Innovation prize: Dr Lucy Livingston and Dr Ben Perry

Innovation prize: Dr Lucy Livingston and Dr Ben Perry
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Judges awarded the Innovation prize to two researchers who are tackling two very different areas of mental health research in new and original ways. Dr Lucy Livingston researches the understudied phenomenon of ‘compensation’ in autism, and Dr Ben Perry’s work focuses on physical health risks in people diagnosed with schizophrenia. There was a clear consensus among the judging panel that these two individuals were clearly top: high impact papers, innovative, impactful, and respectful of people with lived experience.

Winning project: Compensation in Neurodevelopmental Conditions: Theory, Evidence, and Clinical Implications

Lucy (Cardiff) has conducted highly novel, innovative research into ‘compensation’, an otherwise poorly understood concept in autism and neurodevelopmental conditions. The phenomenon of compensation – that is, individuals using compensatory strategies to disguise their underlying difficulties – had received very little research attention until Lucy published ground-breaking and novel theoretical and empirical research on this topic. This included one of the first qualitative studies in The Lancet Psychiatry, evidencing that compensation often results in individuals receiving a late autism diagnosis, experiencing anxiety, depression and suicidal ideation, and having their support needs overlooked in society. Her work has been well received by clinicians working with people with neurodevelopmental conditions and additional mental health difficulties, who recognise that compensatory strategies make it harder to diagnose autism.

From carefully listening to autistic individuals, Lucy, has done work which has led to new insights into the experience of autism that have real potential to help people. Commenting on Lucy’s work, judges said:

The outcomes of this outstanding project promise to increase well-being for many autistic individuals, achieving more timely support for those whose difficulties are not always apparent.
– Public member of judging panel

Winning project: Improving cardiometabolic comorbidity in people with schizophrenia and related psychoses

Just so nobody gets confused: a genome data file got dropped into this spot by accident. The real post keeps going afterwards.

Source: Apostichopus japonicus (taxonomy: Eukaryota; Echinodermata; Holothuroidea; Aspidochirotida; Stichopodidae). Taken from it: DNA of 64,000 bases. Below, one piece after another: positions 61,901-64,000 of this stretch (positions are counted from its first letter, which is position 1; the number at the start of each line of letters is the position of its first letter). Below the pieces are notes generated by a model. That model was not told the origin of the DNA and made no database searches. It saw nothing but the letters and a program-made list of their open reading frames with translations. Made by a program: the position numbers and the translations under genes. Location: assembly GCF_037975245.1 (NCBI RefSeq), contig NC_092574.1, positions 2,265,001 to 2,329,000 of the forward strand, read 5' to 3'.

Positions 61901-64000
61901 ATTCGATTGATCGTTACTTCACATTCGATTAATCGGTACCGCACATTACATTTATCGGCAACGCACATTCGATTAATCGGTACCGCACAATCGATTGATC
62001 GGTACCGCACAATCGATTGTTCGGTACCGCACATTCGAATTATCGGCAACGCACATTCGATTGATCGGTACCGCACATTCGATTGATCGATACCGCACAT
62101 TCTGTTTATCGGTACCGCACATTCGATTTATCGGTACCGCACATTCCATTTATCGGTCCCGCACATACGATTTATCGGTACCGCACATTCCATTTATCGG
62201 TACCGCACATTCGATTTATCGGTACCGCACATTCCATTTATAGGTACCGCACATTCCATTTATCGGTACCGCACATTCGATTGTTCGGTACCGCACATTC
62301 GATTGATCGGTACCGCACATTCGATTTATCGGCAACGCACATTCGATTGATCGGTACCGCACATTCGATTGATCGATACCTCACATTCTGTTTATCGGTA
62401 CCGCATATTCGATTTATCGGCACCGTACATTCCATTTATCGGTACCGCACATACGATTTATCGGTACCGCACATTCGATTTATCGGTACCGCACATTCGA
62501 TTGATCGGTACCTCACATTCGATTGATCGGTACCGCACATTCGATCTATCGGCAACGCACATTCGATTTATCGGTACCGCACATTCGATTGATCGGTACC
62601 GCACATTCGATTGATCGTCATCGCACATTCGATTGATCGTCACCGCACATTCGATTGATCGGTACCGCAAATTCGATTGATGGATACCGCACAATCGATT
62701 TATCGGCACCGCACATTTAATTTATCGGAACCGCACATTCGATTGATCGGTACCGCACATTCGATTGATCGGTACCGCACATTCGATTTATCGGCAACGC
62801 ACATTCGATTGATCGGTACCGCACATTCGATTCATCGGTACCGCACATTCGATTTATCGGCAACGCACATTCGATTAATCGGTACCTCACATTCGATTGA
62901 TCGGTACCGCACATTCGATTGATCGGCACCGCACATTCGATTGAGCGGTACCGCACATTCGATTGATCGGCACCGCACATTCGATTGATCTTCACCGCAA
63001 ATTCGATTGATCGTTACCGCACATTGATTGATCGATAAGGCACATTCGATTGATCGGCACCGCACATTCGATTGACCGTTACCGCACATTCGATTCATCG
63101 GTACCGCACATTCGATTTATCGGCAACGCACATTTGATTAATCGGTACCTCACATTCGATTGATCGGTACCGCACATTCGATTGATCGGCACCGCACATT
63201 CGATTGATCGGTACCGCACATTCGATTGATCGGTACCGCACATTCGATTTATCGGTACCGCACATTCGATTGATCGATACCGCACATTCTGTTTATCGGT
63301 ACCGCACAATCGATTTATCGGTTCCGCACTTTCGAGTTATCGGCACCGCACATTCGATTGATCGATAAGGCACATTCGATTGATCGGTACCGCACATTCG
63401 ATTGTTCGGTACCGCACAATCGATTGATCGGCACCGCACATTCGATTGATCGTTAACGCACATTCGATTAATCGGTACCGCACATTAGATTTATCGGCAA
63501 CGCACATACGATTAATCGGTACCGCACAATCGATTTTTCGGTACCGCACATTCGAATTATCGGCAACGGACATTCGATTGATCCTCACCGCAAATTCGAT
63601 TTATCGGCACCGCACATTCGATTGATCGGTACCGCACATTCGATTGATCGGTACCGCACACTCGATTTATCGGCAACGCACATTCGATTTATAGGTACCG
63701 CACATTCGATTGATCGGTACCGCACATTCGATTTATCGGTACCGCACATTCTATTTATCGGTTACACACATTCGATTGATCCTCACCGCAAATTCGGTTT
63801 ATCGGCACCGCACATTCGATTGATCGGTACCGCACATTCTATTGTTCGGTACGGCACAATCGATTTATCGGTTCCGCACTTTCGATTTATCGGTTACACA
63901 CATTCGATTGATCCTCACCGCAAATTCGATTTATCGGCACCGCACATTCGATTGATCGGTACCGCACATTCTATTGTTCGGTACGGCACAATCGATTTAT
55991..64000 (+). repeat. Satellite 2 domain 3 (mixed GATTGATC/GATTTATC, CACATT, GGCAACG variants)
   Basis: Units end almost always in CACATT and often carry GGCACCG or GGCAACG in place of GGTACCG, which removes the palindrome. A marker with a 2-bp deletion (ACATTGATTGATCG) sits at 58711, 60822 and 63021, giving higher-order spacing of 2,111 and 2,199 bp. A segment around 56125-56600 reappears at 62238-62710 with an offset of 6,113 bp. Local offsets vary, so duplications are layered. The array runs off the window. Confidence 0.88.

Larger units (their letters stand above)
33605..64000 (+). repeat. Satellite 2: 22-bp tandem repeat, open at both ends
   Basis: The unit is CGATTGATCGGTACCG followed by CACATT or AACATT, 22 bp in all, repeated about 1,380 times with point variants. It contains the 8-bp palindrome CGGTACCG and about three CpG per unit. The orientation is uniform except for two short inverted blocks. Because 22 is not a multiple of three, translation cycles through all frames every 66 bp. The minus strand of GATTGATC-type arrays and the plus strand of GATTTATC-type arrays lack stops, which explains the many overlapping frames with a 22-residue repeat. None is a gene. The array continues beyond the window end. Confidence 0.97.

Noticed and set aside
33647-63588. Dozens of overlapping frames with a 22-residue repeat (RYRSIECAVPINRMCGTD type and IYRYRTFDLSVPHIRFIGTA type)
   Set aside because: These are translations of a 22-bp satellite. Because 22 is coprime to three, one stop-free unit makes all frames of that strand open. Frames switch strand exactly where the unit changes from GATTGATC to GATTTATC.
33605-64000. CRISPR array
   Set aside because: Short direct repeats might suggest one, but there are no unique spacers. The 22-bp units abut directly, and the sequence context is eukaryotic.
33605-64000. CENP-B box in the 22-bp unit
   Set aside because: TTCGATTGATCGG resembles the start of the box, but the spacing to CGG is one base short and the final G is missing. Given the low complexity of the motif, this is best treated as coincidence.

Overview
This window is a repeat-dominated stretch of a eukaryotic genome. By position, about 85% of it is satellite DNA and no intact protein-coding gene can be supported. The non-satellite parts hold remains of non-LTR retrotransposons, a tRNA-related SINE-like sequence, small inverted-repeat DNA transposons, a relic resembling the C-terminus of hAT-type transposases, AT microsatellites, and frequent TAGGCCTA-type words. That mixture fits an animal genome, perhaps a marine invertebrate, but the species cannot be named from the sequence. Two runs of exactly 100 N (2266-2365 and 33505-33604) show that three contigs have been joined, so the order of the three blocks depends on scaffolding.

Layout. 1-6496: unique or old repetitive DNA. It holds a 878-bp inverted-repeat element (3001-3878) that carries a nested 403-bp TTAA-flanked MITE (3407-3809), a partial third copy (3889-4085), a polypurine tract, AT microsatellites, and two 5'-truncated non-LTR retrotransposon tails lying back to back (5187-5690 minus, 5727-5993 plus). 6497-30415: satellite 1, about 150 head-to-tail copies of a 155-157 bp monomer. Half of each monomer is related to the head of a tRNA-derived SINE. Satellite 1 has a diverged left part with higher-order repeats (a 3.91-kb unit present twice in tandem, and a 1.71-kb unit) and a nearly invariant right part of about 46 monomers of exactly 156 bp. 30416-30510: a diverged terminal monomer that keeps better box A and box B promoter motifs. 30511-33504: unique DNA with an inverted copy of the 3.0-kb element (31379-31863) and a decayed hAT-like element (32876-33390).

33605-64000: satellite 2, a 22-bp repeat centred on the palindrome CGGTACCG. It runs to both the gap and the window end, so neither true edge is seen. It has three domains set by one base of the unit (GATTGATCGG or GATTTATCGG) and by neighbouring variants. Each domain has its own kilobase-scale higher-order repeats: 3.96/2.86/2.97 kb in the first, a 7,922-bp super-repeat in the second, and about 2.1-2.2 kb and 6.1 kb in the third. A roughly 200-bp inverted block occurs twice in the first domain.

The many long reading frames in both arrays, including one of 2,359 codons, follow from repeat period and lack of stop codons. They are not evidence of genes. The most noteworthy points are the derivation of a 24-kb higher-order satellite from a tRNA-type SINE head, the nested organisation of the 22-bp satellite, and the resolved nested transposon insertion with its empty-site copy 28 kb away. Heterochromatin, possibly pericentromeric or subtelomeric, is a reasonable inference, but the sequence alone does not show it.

Ben (Cambridge) is is researching a crucial area: physical health in people diagnosed with schizophrenia. It’s well known that people with schizophrenia have a higher risk of physical health problems like heart disease compared to general population. Ben’s work tries to understand the root causes and develop new clinically applicable tools to identify and address it early on. The translation of his work on understanding into a risk calculator for the occurrence of cardiometabolic disease could prove extremely beneficial for people’s lives.

While not yet suitable for routine clinical use, the risk prediction algorithm he developed – PsyMetRiC – has gained a great deal of interest among patients, clinicians, and researchers.

Judges recognised that Ben’s work has the potential to transform our understanding of the physical comorbidity associated with schizophrenia, improve our ability to identify it, and highlight the potential for novel therapeutic targets.

Commenting on Ben’s work, one panel member said:

Thanks to Dr Perry’s ground breaking work, young people with psychosis and depression will have the possibility of prevention and treatment of cardiometabolic disorders – resulting in increased quality of life, reduced health care costs and improved life expectancy. – Public member of judging panel

The Innovation in Mental Health Research award was the most popular award. Among the 48 nominated projects, judges noted there was a large number of other people who were doing excellent work.

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